Campaign finance violation puts Nessel, Benson on opposite sides
Nessel has advocated for a group Benson referred to Nessel for criminal prosecution
A campaign finance violation by a national nonprofit group backing a campaign for a $15 minimum wage in Michigan puts Attorney General Dana Nessel and Secretary of State Jocelyn Benson, both Democrats, at odds.
When One Fair Wage Action made its 2022 endorsements for the August primary in Michigan, Gov. Gretchen Whitmer and Nessel made the cut. Secretary of State Jocelyn Benson did not.
While Nessel has spoken in favor of the campaign by the Cambridge, Massachusetts, nonprofit to push for a $15 minimum wage in Michigan, and even advocated for the Michigan Supreme Court to rule in its favor in another case, Benson has raised concerns about One Fair Wage’s campaign spending.
On Aug. 29, 2022, the Secretary of State’s Bureau of Elections notified One Fair Wage Action of a complaint against it.
The complaint alleged that One Fair Wage Action was used as a vehicle to shield the identities of donors behind $1.8 million in contributions to Raise The Wage, the ballot committee, between December 2021 and April 2022.
At the time, Raise The Wage was pursuing a 2022 ballot initiative to raise the minimum wage in Michigan to $15 per hour. In the end, they held off on the effort and will seek a spot on the 2024 ballot.
The $1.8 million accounted for 99.9% of Raise the Wage’s donations at the time, the complaint alleged, which the state investigation affirmed. The complaint was filed by the Washington, D.C.-based Foundation for Accountability and Civic Trust.
The state’s first letter to One Wage Fair Action, and another on Sept. 29, went unanswered. On Nov. 30, the elections bureau determined that One Fair Wage Action had violated campaign finance law.
“Given that contributions by One Fair Wage Action to Raise the Wage were closely followed by expenditures Raise the Wage made to other entities totaling an almost identical value, it is clear that One Fair Wage Action coordinated to some extent with Raise the Wage,” the letter read.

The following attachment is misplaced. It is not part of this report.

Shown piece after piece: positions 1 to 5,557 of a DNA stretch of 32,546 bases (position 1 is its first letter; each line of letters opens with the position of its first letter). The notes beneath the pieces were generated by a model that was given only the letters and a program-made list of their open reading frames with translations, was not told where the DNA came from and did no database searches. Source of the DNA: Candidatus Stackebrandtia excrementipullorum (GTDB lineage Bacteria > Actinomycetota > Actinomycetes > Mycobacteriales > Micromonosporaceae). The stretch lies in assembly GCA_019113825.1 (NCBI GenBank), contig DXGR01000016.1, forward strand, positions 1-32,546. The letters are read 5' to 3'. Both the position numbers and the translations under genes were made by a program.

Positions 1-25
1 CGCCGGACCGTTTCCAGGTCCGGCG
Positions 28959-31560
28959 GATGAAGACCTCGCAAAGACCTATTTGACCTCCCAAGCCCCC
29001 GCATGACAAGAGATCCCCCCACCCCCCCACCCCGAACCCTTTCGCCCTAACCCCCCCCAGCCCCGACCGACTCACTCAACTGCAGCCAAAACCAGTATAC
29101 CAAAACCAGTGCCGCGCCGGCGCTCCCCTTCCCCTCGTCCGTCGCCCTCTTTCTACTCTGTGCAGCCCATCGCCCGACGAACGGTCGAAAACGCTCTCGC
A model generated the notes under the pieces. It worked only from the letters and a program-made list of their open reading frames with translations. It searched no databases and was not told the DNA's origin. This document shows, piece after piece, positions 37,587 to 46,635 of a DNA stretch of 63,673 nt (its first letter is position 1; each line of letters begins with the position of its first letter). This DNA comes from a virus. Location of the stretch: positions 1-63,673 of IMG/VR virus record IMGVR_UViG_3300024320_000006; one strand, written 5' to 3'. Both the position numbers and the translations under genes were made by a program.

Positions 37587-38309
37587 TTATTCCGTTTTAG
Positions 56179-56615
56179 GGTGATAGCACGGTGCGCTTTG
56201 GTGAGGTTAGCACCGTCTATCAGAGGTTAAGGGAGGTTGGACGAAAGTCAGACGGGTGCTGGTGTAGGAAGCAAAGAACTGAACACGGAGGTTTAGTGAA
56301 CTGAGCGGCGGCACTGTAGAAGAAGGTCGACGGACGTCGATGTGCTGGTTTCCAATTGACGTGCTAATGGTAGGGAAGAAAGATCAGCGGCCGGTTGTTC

The Nov. 30, 2022, letter gave One Fair Wage Action an April 13, 2023, deadline to respond, or else it would refer the matter to Nessel’s office.
In March 2023, Nessel publicly asked the Michigan Supreme Court to weigh in on a court case involving the Legislature’s attempt to deflect a 2018 ballot measure by adopting it into law and then changing its requirements.
The court took the case, and it will hear oral arguments Thursday on whether the “adopt and amend” strategy used by lawmakers in 2018 is constitutional.
“The Legislature adopting an initiative and then amending or repealing it within the same legislative session is contrary to the People’s understanding of our Constitution. It undermines the will of the People, and weakens direct democracy,” Nessel wrote in the March letter. “I am hopeful that the Michigan Supreme Court will weigh in on this important question.”
Despite three letters, One Fair Wage has never responded to the Secretary of State’s correspondence, according to the complaint file.
The 30-page file ends with an April 18, 2023, letter from Michael Brady, chief legal officer at the Michigan Secretary of State, to Nessel, referring the matter for criminal prosecution.
“Please allow this letter to serve as a referral to the Attorney General of the above referenced campaign finance matter for the enforcement of any criminal penalties under the Michigan Campaign Finance Act. MCL 169.215(10)(a),” read Brady’s letter. “If you or your staff would like any additional information regarding this case, please contact this office.”
The attorney general’s office did not respond to a request for an update on the referral.
Michigan Capitol Confidential is the news source produced by the Mackinac Center for Public Policy. Michigan Capitol Confidential reports with a free-market news perspective.